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Police to set up hundreds of checkpoints, impose high fines during lockdown

Coronavirus czar Ronni Ganzu reportedly not convinced of need for 500-meter limit on movement and will ask ministers to revoke it

Israeli police seen at the entrance to the neighborhood of Ramot in Jerusalem, as Israel enforces a night curfew, applied to some 40 cities all over Israel which have been badly affected by the coronavirus, September 9, 2020. (Yonatan Sindel/ Flash90)
Israeli police seen at the entrance to the neighborhood of Ramot in Jerusalem, as Israel enforces a night curfew, applied to some 40 cities all over Israel which have been badly affected by the coronavirus, September 9, 2020. (Yonatan Sindel/ Flash90)

Police are planning to set up hundreds of checkpoints across the country and hand out steep fines to enforce the nationwide lockdown set to begin on Friday in a bid to stem the burgeoning spread of the coronavirus in Israel.

The lockdown approved by the cabinet on Sunday night — to begin Friday and last at least three weeks — comes as the country has seen infection rates spiral in the past few weeks, topping 4,000 new daily cases in recent days. Evening curfews had already been ordered in dozens of cities and areas last week.

The new rules will keep Israelis within 500 meters of their homes, except for basic needs like food and medicine or for traveling to permitted jobs. They will also shutter schools, malls and hotels; curb gatherings; and ban in-person dining at restaurants. Restaurants will be allowed to do deliveries, but not to serve takeaway food, in a further decision announced Monday night. Israel’s soccer and basketball leagues will continue.

The Israel Police will deploy thousands of officers to hundreds of checkpoints across the country ahead of the Rosh Hashanah festival over the weekend, Channel 12 reported Monday evening.

Israeli police seen at the entrance to the neighborhood of Ramot in Jerusalem as Israel enforces a night curfew, applied to some 40 cities all over Israel which had been badly affected by the Coronavirus. September 13, 2020. (Yonatan Sindel/Flash90)

People caught beyond 500 meters from their home without a legitimate reason will receive an automatic NIS 500 ($145) fine and will then be escorted in the direction of their homes, the report said. If caught again, they will receive a number of different higher fines.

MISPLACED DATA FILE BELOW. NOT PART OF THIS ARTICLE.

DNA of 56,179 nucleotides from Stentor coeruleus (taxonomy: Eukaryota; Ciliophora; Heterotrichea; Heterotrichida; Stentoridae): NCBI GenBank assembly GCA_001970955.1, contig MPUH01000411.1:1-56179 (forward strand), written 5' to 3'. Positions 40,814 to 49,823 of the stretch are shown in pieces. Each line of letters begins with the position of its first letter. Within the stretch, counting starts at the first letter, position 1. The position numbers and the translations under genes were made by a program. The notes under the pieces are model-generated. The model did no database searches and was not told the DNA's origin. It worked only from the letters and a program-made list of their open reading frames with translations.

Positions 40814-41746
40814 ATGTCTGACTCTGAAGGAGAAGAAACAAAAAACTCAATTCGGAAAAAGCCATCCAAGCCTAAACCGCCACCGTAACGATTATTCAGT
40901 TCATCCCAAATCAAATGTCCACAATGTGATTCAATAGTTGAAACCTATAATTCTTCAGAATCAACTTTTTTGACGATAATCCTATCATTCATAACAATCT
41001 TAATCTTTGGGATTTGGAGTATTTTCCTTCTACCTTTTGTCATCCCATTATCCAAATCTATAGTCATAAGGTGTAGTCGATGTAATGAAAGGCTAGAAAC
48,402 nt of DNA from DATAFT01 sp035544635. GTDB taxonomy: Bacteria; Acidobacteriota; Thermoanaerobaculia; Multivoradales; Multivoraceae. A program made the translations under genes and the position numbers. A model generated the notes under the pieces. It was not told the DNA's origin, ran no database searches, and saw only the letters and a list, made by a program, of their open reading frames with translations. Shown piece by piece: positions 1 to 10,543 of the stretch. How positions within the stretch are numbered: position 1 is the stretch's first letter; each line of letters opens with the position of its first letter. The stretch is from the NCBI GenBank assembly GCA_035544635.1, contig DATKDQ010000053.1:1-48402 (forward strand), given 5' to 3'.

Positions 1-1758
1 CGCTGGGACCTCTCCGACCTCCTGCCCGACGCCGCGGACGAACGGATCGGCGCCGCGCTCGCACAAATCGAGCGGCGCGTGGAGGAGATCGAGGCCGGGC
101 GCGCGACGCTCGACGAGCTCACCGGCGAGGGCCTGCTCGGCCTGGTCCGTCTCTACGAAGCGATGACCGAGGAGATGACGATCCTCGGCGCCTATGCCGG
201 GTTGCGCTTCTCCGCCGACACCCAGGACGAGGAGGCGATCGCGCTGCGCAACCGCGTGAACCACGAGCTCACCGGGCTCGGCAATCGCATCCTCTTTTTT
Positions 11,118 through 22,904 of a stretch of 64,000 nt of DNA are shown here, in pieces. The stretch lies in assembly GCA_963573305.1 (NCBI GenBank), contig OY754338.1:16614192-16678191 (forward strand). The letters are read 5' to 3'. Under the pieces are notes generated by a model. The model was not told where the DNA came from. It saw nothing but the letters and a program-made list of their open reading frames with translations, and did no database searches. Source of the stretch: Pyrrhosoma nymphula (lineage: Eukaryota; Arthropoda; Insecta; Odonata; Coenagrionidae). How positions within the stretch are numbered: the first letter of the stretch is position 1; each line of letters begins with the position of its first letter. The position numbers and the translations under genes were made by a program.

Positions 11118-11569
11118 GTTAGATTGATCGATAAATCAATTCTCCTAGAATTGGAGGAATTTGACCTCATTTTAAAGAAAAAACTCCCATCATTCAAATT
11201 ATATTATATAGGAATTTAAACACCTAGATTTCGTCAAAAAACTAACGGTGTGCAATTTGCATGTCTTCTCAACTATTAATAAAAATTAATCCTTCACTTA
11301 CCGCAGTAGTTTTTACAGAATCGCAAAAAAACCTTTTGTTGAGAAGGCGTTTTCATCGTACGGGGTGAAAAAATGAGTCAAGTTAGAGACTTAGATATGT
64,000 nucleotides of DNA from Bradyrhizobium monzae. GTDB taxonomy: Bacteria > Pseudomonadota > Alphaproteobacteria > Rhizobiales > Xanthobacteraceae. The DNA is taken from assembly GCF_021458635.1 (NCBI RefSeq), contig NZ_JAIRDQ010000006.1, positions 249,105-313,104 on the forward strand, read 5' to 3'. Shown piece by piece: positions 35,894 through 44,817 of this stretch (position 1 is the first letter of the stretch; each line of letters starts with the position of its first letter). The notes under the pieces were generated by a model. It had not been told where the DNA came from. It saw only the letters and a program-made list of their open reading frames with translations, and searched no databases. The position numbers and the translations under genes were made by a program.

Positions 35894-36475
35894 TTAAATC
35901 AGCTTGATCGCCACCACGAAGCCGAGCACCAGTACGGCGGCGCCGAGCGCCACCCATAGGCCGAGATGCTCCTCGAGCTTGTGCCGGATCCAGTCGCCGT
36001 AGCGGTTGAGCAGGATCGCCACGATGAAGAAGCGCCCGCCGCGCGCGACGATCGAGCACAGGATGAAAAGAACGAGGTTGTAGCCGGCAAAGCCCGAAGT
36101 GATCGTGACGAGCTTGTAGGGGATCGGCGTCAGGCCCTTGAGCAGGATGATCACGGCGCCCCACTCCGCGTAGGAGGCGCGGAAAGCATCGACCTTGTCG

READ: Full text: Israel’s lockdown rules, effective September 18 at 2 p.m.

The lockdown, bitterly opposed by many sectors of the workforce, and castigated by the opposition as proof of government failure, will take effect at 2 p.m. on Friday, hours before the start of Rosh Hashanah.

It is scheduled to end with the Simchat Torah holiday, on October 9.

On Monday, the Transportation Ministry said that over the three-week lockdown, public transportation will be cut to 50 percent of regular service, with buses and trains running from 5 a.m. to 10 p.m., and with no intercity service on Fridays or Saturday.

But while various sectors have been preparing for the new restrictions, coronavirus czar Ronni Gamzu reportedly plans to try and soften some before they are introduced Friday.

According to Channel 12, Gamzu is not convinced of the need for the 500-meter limit on movement, and will ask ministers to revoke it in favor of law enforcement concentrating on preventing inter-city travel.

Ronni Gamzu at a meeting with Jerusalem Mayor Moshe Leon, at the Jerusalem city hall, August 12, 2020. (Olivier Fitoussi/Flash90)

He will also not recommend that the government extend the lockdown beyond the first two weeks, the report said.

Gamzu came into his role as an anti-lockdown evangelist, vowing to do away with “illogical” restrictions and rebuild public trust.

Health Ministry Director-General Chezy Levy said Monday morning the government could ease the nationwide lockdown when daily coronavirus infections drop to 1,000 a day, but admitted that final criteria have yet to be set.

Speaking to the Kan public broadcaster, Levy said the country will be released from the lockdown when there is a noticeable drop in morbidity rates.

“We would like to get to 500 cases a day, but it is clear that at this time that won’t happen,” Levy said.

“If we see a drop to 1,000 patients, and proper behavior [from the public], and a downward trend in morbidity, and at the same time stabilization in the hospital system, that will be a positive sign to consider coming out of the lockdown. We will put together criteria in the coming days,” he said.

According to Health Ministry figures published Monday evening, the number of confirmed coronavirus cases had risen to 159,290, nearly 3,700 more cases than Sunday night.

The ministry said nearly 3,000 of the cases came between midnight and 7:30 p.m.

The ministry also announced that the death toll from the virus was up to 1,136, recording 10 more victims since Monday morning and approximately 17 since an update late Sunday.

Five hundred and twenty-four patients were in serious condition, including 142 people on ventilators.

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